- Associated Press - Thursday, October 20, 2016

HONOLULU (AP) - A judge has ruled in favor of a group of Honolulu property owners who challenged the city’s residential tax on homes valued at $1 million or more.

Tax Appeal Court Judge Gary Chang determined Monday that the Residential A tax classification is unconstitutional, The Honolulu Star-Advertiser reported (https://bit.ly/2dp1PpL).

The classification, approved by the City Council in 2013, applies to million-dollar properties that don’t come under a homeowner exemption granted to properties that house owner-occupants. It requires Residential A owners to pay $6 per $1,000 of assessed value, while standard residential properties are taxed at $3.50 per $1,000.

Residential A owners say they’ve been arbitrarily taxed based on their properties’ value and that the classification makes it difficult to live on an island where a home valued at $1 million is not always considered luxury.

City officials have argued that the category helps ensure longtime residents are shielded from higher tax bills.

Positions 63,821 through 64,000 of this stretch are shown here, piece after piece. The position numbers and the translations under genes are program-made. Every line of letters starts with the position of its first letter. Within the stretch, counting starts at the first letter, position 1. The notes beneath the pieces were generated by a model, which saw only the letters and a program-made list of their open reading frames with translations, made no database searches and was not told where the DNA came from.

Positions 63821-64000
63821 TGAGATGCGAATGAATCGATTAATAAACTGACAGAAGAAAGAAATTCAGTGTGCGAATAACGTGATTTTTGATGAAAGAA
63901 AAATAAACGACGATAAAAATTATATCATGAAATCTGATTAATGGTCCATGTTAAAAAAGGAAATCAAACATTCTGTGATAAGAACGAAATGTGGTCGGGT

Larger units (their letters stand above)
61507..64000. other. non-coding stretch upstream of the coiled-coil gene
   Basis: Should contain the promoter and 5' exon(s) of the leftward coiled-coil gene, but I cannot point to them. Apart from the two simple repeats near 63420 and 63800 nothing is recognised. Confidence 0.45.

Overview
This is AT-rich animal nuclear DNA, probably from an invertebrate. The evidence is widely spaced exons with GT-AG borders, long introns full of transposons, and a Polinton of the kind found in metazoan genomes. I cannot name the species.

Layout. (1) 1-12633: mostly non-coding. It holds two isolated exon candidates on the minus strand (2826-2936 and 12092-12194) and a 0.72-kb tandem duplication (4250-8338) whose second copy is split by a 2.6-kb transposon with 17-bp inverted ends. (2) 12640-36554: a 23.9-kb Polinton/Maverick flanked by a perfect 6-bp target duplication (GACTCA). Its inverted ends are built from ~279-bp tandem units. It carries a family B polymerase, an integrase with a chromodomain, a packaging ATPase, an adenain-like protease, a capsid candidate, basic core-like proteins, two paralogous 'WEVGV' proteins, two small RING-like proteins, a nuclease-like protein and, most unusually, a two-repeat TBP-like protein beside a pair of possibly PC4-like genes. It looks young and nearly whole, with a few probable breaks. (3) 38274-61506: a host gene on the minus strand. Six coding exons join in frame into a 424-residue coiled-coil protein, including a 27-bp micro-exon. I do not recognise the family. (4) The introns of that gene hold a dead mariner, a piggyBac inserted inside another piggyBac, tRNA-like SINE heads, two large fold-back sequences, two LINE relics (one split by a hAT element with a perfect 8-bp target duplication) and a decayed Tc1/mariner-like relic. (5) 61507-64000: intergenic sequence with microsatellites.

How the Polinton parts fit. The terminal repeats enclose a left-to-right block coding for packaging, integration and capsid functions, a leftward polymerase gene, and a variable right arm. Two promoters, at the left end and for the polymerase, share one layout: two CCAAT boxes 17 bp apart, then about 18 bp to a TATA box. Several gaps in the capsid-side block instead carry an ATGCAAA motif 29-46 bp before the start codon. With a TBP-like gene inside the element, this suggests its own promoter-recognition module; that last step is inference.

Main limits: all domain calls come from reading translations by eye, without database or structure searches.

Ray Kamikawa, attorney for the property owners who brought the suit, said it’s not right for the city to set up more than one tax classification for residential properties.

“Residential use is residential use,” said Kamikawa, a former director of the Department of Taxation. “There can only be one classification for residential. The way the ordinance works, (the city) is not permitted to set up a subset of residential based on a $1 million-based value and whether a homeowner exemption is granted for that property. And the court agreed with that view of the ordinance.”

City Corporation Counsel Donna Leong said Honolulu officials maintain that they are right on the issue.

“The city believes the Residential A classification is legal and constitutional and that there is a rational basis for the classification,” Leong said in a statement. “The city also believes that the court should give deference to the City Council’s policy decisions in tax matters, and that the law should be upheld based on such deference.”

Leong said the city plans to appeal the judge’s decision.

Records show the city is expected to collect an estimated $39.3 million in revenue this year from the roughly 8,800 Residential A property owners.


Information from: Honolulu Star-Advertiser, https://www.staradvertiser.com



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